In many ways this is classic Samuelson, revealing him to be at the peak of his powers. For anyone who is unfamiliar with the manner in which he worked, reading the two and a half pages of ‘The Pure Theory of Public Expenditure’ can be a somewhat disorienting experience. Perhaps most obviously, there is so little here to actually read. Most of the analysis involves establishing a mathematical model that might be relied upon for tracing through how people could be expected to behave were it possible to strip them down to pure instantiations of maximising economic behaviour. These are not actual people placed in real-life public policy dilemmas of how much to tax, how much to spend and how best to construct stories about competitiveness from the balance between the two. They are merely exemplars through which a pure economic logic might be devised to shed light on public policy dilemmas.
The hallmark of a Samuelsonian model is the use of mathematics to search for the most general result possible. This is why he restricted the people who populate his models to holding a very simple set of ideas consistent with the demonstration of pure economic logic. If they are cleansed of all other behavioural impulses then the preferences they reveal can be assumed to hold in the general case. In this instance, Samuelson followed the argument of the Swedish economist, Knut Wicksell, to say that when taking each individual alone, we must expect them to issue false signals through the price system about how much they value the collective consumption activity that ensues from the payment of taxes. The general case, then, is that price signals should not be trusted if the overall price of a good depends not on whether one person will be prepared to pay their share but on whether they can rely on everyone else to pay their shares. For instance, the ability to continue meeting the costs of a UK National Health Service which is free at the point of need depends, ultimately, not on me alone paying my taxes but on every UK taxpayer meeting their collective responsibility.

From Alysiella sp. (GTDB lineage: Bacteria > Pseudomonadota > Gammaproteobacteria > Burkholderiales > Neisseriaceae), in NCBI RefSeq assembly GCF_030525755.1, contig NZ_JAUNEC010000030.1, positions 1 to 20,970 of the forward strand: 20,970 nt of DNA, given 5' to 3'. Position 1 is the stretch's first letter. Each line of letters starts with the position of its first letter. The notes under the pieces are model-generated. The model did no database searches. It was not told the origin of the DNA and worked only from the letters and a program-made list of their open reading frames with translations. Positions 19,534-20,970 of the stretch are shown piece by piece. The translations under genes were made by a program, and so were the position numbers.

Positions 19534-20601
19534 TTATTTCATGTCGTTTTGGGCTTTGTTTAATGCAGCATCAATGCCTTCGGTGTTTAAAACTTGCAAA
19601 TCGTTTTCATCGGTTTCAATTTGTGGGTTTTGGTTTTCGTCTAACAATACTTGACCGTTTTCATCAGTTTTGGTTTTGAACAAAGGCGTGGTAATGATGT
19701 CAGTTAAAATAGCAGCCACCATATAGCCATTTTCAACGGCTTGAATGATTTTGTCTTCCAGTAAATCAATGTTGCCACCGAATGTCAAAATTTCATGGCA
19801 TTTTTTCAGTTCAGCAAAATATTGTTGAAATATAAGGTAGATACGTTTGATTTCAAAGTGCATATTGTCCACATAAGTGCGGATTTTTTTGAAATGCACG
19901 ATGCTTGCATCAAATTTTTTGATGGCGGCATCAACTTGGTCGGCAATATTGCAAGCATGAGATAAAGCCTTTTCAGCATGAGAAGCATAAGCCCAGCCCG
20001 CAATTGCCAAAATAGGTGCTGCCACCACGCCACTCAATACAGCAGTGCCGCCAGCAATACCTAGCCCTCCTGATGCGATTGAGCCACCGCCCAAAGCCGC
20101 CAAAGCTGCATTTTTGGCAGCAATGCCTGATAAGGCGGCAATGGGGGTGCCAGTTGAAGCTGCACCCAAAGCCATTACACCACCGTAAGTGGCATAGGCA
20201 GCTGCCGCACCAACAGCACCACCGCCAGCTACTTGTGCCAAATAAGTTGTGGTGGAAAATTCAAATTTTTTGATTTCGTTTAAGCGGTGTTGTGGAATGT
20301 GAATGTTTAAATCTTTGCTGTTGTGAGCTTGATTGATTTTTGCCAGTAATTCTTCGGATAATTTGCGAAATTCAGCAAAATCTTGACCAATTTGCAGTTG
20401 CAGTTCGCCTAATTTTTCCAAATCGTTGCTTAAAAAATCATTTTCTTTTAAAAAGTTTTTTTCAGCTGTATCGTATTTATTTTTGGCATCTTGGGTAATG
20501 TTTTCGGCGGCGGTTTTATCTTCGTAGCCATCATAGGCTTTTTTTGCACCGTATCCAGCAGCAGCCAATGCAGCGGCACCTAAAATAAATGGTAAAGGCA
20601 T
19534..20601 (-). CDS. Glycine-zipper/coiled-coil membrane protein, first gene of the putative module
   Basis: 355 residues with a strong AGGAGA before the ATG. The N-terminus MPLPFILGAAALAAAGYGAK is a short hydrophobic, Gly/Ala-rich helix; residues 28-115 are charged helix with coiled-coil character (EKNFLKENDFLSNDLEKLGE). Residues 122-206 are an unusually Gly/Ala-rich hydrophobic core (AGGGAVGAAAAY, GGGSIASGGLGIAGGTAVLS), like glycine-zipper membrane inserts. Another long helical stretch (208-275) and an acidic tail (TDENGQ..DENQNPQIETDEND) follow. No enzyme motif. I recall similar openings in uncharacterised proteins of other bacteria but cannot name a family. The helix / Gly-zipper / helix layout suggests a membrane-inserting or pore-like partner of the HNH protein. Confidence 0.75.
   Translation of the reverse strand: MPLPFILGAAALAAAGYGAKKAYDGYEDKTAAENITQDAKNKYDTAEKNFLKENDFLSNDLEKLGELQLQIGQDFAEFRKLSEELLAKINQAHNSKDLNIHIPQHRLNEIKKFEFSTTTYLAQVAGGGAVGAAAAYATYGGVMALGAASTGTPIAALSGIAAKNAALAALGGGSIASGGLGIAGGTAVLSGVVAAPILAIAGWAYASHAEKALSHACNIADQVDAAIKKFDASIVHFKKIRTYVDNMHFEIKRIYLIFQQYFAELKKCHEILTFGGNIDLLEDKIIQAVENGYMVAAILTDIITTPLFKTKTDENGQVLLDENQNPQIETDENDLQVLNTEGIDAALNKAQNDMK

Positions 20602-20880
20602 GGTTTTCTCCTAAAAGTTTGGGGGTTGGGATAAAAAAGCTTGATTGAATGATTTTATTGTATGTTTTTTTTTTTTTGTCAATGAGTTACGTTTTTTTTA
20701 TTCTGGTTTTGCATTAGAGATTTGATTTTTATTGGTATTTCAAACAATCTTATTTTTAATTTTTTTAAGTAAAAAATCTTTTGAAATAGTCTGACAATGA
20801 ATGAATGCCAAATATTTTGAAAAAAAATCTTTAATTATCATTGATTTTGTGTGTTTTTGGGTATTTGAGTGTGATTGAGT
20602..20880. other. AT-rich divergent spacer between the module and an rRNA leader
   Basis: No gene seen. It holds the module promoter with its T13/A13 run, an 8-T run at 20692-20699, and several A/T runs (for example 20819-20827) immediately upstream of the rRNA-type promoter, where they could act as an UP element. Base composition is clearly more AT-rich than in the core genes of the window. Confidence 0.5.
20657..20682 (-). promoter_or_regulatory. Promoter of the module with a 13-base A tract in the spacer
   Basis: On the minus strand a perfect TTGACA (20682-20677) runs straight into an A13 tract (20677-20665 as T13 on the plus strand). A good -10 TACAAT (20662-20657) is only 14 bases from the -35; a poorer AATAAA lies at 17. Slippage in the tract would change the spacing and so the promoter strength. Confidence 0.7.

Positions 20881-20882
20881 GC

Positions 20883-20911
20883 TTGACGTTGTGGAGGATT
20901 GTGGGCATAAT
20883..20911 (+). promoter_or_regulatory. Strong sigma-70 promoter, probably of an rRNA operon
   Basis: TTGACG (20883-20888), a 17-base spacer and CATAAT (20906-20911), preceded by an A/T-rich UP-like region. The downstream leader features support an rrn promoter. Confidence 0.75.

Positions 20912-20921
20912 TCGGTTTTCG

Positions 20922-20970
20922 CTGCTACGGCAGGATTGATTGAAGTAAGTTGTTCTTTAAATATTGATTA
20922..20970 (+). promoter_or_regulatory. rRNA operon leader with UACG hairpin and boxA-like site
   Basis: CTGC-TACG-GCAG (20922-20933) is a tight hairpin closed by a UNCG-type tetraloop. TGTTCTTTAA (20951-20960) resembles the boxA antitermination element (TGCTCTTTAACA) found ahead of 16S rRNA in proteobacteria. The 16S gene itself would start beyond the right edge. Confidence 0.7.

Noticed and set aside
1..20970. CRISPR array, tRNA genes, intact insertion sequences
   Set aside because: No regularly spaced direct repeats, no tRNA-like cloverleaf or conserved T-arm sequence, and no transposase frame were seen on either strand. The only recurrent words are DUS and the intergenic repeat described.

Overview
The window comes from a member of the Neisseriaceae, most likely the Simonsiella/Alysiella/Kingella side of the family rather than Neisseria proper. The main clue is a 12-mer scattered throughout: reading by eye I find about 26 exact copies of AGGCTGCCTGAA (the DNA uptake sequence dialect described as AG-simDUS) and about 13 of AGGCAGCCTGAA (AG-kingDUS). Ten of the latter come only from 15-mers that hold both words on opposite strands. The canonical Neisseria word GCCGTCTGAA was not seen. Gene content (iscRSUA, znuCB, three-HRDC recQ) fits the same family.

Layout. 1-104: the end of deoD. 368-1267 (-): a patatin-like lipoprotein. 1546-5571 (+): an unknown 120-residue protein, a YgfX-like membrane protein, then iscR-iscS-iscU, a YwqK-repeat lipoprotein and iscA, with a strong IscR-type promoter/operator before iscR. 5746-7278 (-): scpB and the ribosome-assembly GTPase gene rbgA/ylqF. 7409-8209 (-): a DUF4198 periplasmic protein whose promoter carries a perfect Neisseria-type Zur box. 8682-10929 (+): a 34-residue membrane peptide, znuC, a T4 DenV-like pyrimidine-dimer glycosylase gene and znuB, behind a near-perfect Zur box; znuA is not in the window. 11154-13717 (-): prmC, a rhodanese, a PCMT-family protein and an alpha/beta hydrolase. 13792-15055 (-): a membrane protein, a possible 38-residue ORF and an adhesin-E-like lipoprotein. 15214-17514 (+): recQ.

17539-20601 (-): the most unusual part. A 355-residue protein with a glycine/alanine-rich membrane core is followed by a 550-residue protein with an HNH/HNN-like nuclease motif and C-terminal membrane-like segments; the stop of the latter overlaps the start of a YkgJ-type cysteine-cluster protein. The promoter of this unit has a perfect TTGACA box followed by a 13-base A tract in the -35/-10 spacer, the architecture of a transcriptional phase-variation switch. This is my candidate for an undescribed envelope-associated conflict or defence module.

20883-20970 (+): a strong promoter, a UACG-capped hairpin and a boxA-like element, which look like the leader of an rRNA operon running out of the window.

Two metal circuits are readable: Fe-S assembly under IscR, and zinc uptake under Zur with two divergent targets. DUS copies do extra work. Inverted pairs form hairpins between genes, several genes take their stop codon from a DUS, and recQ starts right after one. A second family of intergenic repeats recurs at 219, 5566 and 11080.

At the time that Samuelson was writing, economists were seriously flirting with the idea that a system of market pricing was sufficient on its own to allow people to signal their true desires. As one example, this was the central premise of Hayekian economics, which was beginning to gain a foothold in the 1950s as a source of opposition to the post-war development of the welfare state. Trust in market prices, Hayek said, and they will act as signals for how individuals will express their choices if they are given the freedom to do as they please.
Samuelson’s article shows that he thought very similarly when it comes to markets for private consumption goods. However, the significance of ‘The Pure Theory of Public Expenditure’ for us at Fools’ Gold can be found in those moments in which he parted company with Hayekian economics. Samuelson disagreed most vociferously with the proposition that there was a direct analogy between markets for private consumption goods and markets for collective consumption goods. The most important observation in the article in this regard is that “no decentralized pricing system can serve to determine optimally these levels of collective consumption”. He even placed this sentence in italics, just so its significance could not be missed.
There are some aspects of the text that non-Samuelson aficionados will find unfathomable. There is a nod towards the “monotonic stretching of the utility index”, for instance; there is the assertion of “a maximal (ordinal) utility frontier representing the Pareto optimal points” (“of which”, we are told, “there are an (s-1)fold infinity”); and there is an unshakeable faith that the solution of a system of difference equations will always yield “optimal conditions”. But this is merely Samuelson’s way of setting up an economically meaningful mathematical relationship.